Book reviews: New titles by Graham Caveney, Giles Tremlett, Charlotte Van den Broeck and Chitra Ramaswamy

From Agoraphobia by Graham Caveney
Picador, 208 pages, £12.99

“If we’re talking about agoraphobia, we’re talking about books,” writes author Graham Caveney in this short but voluminous tome exploring his all-consuming fear of open spaces. Confined to his home, he escapes through reading. The first agoraphobe he encountered through a book, he realized years later, was Harper Lee’s reclusive Boo Radley – but the literary world is full of people like him. Caveney draws on literature, history and philosophy to better understand his condition, and writes in fragmentary prose. His own story is written in the margins. He writes about the alcoholism that nearly killed him, and about his support group, where other agoraphobes trade coping strategies and lines: “Agoraphobia: Don’t Leave Without It.”

Caveney traces the roots of his phobia to the sexual abuse he suffered from a Catholic priest as a child. Later he pursued the Marist order and his agoraphobia became evident. “The process taught me how slippery, capricious and biased our stories can be…” he writes. “Lives are messy, contingent, mysterious. Our stories about them should never be overly polished, but disturb and surprise, making us as different from ourselves as from others. This gripping book embraces slipperiness, disorder and mystery.
By Sophie McBain

España: A Brief History of Spain by Giles Tremlett
Head of Zeus, 320pp, £25

“Spain is different” was the slogan concocted during the Franco years to attract tourists from northern Europe to the costas. It captured a deeper truth: the country is indeed strangely and often intoxicatingly distinct from the rest of Europe. But why? Giles Tremlett, a seasoned Madrid correspondent, offers an excellent roundup of history that explains it all. From the geological foundations of the Iberian Peninsula to the Eurozone crisis and beyond, his new book puts geography at the heart of his argument. In many ways, Spain stands at the crossroads of history: a meeting point between the European, Atlantic, Levantine and African worlds. Yet it is also with Portugal a peninsula at the southwestern tip of Europe. It is both central and peripheral.

In Tremlett’s quick and readable account, the country’s past plays out like a contest between these two realities and the contradictory forces they produce: those of purist isolation and heterodox openness. Spain emerges from his narrative as a stone fortress still able to absorb newcomers (from the Romans, Visigoths and Moors to virtually every twentieth-century “-ism”), a synthesis of insularity and integration.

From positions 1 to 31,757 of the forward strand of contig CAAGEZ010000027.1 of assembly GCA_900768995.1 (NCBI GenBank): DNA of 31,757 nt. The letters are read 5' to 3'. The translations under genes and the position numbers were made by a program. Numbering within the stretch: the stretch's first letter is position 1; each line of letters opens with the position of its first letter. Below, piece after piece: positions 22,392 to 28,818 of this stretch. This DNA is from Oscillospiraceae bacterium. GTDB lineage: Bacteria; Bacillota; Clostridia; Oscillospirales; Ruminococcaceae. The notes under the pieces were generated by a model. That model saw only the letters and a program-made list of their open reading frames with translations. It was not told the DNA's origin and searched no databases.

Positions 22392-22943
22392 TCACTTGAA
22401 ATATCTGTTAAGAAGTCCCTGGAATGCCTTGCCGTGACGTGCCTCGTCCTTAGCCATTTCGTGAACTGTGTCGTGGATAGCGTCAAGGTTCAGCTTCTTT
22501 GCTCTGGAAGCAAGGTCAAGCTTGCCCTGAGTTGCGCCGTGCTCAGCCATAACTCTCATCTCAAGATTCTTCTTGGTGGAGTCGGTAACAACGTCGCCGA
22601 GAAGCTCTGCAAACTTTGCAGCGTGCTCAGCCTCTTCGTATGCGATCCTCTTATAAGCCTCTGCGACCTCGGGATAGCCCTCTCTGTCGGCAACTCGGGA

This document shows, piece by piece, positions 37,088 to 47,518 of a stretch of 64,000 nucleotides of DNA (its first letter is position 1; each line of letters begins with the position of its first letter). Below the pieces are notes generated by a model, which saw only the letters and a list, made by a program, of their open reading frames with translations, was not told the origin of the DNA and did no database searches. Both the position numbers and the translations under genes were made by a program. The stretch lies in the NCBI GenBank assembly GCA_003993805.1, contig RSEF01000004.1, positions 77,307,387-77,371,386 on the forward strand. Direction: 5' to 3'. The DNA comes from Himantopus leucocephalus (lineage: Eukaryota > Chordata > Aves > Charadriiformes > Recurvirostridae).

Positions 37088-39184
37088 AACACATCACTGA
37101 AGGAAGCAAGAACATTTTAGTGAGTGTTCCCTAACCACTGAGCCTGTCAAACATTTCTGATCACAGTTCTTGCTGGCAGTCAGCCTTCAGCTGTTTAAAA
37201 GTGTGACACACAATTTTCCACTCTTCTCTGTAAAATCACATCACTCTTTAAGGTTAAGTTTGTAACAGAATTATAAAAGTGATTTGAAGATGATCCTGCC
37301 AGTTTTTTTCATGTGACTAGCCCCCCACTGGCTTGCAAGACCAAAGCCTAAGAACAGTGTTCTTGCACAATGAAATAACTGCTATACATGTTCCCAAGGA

By Jeremy Cliffe

Bold Ventures by Charlotte Van den Broeck, translated by David McKay
Vintage, 304 pages, £16.99

Are architects more susceptible than other artists? This is the conclusion of Charlotte Van den Broeck, a Belgian poet fascinated by the mirroring of the architectural flaws and the psychological flaws of their creators. His book examines 13 buildings that have been implicated in the suicides of their architects. Case studies include Eduard van der Nüll, an architect of the Vienna State Opera who committed suicide because of the critical opprobrium the building received; the great Baroque architect Francesco Borromini, who committed suicide while struggling with the design of a church; and the architects of a Washington DC movie theater who committed suicide in the years after a fatal roof collapse.

Except, however, that all of his deaths had nothing to do with the buildings. Indeed, Van den Broeck’s book is less about her case studies and more about herself and the nature of creativity, as if she fears that her own mental scaffolding isn’t strong enough to sustain her life as an artist. writer. Less of his personal stucco and more bricks and mortar would have helped.
By Michael Prodger

Homelands: The Story of a Friendship by Chitra Ramaswamy
Canongate, 368 pages, £16.99

Fleeing Nazi Germany, Henry Wuga arrived in Britain in the late 1930s on the Kindertransport. He married in Glasgow and worked as a baker before starting his own kosher business. Journalist Chitra Ramaswamy, born in the 1970s to Indian migrant parents, was sent to interview Wuga for a story about the experience of refugees living in Scotland. Despite their different backgrounds, they have developed a close friendship against the backdrop of Brexit, rising anti-Semitism and the rise of the far right.

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Ramaswamy tells the story of Wuga from Nuremberg to Scotland (including stays in many British internment camps), inserting details of his own life. As she goes, she asks herself: what constitutes a home? Ultimately, she discovers that there is no real answer beyond the fact that “disorientation is the true birthplace of millions of us.” Inspired by James Baldwin and WG Sebald Austerlitz, Homelands is the latest in a proliferating genre of intergenerational memories and an eloquent testimony to the tribulations of national belonging.
By Gavin Jacobson

[See also: Reviewed in short: New books from David Bosco, Emma Smith, Charlotte Philby and John Agard]

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This article originally appeared in the May 18, 2022 issue of The New Statesman, Putin against NATO

Alycia R. Lindley